How Do Milling Machines Work?

Category: milling machine

Milling machines, in case you aren’t familiar with them, are designed for machining wood, metal, and several other solid materials. Often automated, these milling machines can be positioned either vertically or horizontally to be able to carve out materials based on an already existing design.

And these designs are often CAD directed, and many of these milling machines are operated using CNC, although, commonly used are the manually and the traditionally-automated tools. Milling machines are capable of a dynamic movement, both tool and workpieces, and those milling machines are able to perform multiple axis machining.

These milling machines have different functions and operating rules due to their differences in applications, operations, and orientation.

Their Tooling

Milling machines are usually accessorized with certain tool heads so as to enable them accomplish different machining needs. Some of these tool heads are the fluted mills, the cutters, the rounding mills, and the ball end mills. Some of these milling machines come with rotating tool ends that have the ability to change, and this depends on the task at hand – computer programming is used to communicate with the machine, telling it when to change its tooling.

Different tooling used in milling machines is actually based on the desired shape and also on the material. For example, the wood and steel materials. Because they both have different physical properties, different tool parts are needed to machine the materials accordingly.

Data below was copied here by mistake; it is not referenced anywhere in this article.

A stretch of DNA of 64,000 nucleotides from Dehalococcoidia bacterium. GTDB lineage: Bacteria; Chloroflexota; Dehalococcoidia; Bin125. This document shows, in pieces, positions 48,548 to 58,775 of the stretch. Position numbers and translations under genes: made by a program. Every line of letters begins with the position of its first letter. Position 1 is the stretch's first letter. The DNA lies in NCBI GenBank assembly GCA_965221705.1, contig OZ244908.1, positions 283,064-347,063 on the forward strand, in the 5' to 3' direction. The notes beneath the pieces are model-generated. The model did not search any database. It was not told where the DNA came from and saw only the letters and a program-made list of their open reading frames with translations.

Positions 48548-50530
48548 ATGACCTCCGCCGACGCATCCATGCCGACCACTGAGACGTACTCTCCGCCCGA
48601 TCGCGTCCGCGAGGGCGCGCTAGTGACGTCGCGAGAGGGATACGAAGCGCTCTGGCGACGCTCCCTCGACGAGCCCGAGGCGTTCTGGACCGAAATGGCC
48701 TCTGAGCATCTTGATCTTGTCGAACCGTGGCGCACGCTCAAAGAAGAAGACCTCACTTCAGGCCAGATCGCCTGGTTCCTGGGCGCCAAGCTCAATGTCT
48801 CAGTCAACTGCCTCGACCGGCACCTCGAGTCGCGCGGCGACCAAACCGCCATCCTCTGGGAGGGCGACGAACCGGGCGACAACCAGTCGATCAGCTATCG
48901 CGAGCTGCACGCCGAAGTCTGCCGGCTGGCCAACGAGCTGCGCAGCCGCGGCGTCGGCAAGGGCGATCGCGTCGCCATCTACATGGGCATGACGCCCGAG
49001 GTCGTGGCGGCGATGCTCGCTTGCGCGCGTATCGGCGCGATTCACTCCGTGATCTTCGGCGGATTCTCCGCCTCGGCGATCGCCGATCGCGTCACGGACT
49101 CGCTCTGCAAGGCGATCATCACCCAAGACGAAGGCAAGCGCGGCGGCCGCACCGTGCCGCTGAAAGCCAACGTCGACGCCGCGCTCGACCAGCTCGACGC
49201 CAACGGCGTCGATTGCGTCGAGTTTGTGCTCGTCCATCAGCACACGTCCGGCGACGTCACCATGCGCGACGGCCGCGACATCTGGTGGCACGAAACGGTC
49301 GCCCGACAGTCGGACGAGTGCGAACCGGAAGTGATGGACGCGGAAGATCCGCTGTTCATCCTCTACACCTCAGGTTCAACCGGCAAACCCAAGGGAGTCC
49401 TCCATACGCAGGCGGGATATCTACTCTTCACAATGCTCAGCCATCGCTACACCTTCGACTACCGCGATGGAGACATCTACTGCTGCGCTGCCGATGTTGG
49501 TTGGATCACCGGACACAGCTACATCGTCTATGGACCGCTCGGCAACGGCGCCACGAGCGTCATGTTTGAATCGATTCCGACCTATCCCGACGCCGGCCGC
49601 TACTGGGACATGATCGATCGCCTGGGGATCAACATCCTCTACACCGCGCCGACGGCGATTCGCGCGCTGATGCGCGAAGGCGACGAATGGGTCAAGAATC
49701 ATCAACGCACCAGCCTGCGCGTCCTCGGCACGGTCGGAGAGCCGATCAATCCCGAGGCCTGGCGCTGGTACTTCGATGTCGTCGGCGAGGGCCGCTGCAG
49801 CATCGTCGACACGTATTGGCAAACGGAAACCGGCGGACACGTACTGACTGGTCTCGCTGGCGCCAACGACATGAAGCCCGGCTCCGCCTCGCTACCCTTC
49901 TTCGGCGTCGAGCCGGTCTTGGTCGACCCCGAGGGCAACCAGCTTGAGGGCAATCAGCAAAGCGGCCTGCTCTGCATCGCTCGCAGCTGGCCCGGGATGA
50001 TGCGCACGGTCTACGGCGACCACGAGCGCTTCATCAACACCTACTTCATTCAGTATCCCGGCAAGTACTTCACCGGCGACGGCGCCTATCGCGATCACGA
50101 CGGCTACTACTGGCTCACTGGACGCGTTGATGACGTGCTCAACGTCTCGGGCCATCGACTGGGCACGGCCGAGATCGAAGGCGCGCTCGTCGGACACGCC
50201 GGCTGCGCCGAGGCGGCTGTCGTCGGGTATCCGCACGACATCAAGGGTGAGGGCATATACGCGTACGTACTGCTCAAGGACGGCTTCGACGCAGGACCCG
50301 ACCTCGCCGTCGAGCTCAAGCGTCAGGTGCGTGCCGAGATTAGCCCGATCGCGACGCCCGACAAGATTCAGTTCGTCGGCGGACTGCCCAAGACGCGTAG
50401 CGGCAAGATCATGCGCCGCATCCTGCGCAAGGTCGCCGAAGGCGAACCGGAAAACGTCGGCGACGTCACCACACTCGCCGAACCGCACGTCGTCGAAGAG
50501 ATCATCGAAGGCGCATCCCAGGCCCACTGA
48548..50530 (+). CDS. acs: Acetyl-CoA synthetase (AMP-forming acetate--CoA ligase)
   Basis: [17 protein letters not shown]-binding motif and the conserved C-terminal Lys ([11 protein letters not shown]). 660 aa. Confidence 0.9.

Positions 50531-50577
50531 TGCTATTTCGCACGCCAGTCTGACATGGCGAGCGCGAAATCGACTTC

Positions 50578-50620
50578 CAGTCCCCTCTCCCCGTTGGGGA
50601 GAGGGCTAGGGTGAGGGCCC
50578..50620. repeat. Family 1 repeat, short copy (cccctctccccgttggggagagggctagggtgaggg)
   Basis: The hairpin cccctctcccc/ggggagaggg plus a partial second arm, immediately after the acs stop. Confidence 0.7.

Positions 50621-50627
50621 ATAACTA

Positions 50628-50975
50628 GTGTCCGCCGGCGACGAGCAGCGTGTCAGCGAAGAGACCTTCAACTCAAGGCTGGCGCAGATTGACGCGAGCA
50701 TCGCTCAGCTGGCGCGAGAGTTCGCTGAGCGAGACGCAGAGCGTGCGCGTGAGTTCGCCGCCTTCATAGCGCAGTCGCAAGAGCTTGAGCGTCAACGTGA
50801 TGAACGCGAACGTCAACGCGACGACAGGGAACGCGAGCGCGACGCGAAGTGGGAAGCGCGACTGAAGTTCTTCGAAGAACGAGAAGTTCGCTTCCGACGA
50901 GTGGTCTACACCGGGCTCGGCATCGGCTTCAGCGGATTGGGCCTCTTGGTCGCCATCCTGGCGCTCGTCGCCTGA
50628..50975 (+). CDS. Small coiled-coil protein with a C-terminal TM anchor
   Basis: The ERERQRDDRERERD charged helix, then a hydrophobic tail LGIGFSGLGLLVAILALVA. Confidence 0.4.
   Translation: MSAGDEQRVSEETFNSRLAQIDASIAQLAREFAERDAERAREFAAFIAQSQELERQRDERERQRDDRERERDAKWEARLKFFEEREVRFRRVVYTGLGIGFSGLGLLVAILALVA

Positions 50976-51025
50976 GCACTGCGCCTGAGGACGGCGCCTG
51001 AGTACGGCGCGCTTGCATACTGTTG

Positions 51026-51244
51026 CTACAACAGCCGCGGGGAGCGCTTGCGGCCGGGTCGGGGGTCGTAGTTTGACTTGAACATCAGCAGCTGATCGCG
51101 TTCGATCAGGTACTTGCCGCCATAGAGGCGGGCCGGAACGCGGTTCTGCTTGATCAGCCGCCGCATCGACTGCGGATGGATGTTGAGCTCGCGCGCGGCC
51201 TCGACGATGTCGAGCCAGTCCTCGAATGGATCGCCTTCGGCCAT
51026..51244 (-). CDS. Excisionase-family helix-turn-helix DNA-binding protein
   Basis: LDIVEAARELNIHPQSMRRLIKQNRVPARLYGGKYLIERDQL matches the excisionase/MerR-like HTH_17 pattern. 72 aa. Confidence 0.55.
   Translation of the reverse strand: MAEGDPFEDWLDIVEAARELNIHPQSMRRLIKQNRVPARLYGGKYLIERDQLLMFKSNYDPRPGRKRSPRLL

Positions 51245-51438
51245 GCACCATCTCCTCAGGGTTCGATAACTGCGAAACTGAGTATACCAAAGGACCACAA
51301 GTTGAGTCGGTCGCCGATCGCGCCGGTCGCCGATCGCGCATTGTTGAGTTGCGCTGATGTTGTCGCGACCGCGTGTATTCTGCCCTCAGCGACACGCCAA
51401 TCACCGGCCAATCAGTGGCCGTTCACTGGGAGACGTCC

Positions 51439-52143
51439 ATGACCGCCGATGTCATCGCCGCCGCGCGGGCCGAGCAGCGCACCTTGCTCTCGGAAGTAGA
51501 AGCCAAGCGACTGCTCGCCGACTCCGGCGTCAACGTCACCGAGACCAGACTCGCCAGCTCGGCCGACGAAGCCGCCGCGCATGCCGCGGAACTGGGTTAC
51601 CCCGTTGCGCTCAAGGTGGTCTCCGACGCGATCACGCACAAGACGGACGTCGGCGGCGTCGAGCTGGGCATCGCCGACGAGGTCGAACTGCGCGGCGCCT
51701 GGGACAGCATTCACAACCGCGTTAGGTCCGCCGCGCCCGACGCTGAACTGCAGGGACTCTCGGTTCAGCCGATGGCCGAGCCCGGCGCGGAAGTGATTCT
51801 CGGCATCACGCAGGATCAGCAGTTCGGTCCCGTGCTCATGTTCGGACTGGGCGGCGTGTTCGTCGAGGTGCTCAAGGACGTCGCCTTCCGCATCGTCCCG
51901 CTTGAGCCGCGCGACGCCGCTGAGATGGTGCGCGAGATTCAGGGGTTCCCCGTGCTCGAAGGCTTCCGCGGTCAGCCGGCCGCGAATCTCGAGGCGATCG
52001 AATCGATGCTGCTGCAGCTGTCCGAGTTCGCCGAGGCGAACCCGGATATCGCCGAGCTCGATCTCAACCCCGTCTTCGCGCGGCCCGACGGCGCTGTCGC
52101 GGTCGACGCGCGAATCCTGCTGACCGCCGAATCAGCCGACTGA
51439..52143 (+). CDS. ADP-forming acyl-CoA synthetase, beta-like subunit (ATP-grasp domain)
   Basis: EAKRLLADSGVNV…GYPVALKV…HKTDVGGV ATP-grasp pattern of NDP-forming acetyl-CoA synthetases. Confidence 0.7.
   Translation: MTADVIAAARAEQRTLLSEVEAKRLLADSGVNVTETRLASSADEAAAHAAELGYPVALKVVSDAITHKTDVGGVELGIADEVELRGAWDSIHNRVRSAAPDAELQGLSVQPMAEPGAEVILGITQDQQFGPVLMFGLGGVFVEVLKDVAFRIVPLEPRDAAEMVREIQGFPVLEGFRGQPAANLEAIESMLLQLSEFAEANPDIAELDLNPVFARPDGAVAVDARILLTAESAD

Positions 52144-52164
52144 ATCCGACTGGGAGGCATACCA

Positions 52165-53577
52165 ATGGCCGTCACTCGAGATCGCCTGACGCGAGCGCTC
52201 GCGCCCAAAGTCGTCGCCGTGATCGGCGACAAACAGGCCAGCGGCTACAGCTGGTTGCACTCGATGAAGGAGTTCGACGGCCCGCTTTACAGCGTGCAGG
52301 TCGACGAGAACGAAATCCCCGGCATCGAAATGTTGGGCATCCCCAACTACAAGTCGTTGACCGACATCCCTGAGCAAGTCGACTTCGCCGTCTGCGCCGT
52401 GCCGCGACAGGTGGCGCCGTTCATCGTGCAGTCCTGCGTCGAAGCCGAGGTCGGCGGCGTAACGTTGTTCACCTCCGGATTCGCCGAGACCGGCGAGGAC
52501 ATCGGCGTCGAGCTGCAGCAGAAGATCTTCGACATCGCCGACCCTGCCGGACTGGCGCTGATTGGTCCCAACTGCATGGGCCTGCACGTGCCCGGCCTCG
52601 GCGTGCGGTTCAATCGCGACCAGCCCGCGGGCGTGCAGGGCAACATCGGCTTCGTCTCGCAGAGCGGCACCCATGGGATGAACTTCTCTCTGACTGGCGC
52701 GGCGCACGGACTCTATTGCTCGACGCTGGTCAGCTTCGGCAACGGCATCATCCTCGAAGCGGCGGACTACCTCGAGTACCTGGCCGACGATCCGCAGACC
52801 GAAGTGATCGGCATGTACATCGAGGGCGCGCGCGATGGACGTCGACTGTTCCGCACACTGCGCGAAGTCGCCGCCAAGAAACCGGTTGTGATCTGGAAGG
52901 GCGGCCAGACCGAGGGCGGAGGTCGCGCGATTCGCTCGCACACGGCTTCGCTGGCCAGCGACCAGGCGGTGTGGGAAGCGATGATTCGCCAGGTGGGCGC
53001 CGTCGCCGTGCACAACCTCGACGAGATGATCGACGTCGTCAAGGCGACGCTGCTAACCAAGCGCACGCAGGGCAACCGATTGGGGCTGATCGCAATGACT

If a milling machine uses a tool bit that is not capable of machining steel, or just not able to handle it, the tooling and the machine itself can be damaged. Any tooling that is too strong for softer materials can ruin the workpiece. The common tooling part on any milling machine is called the Cutter. And a cutter is a shaped bar that has saw teeth.

This cutter rotates rapidly to allow the cutting down and shaping of materials. The cutter is attached to something called an arbor, which sometimes is referred to as a mandral or mandril, a shaped bar that varies in ending, size, and in length, used to hold down the cutter.

About the Author Aaron

Hi, I'm Aaron Cardwell. I did not think of myself as an auto enthusiast until I bought my first car and discover how much fun driving is. Also, using vehicles or any means of transportation is a way of life. I know how greatly it impacts our daily lives.

follow me on:

Leave a Comment: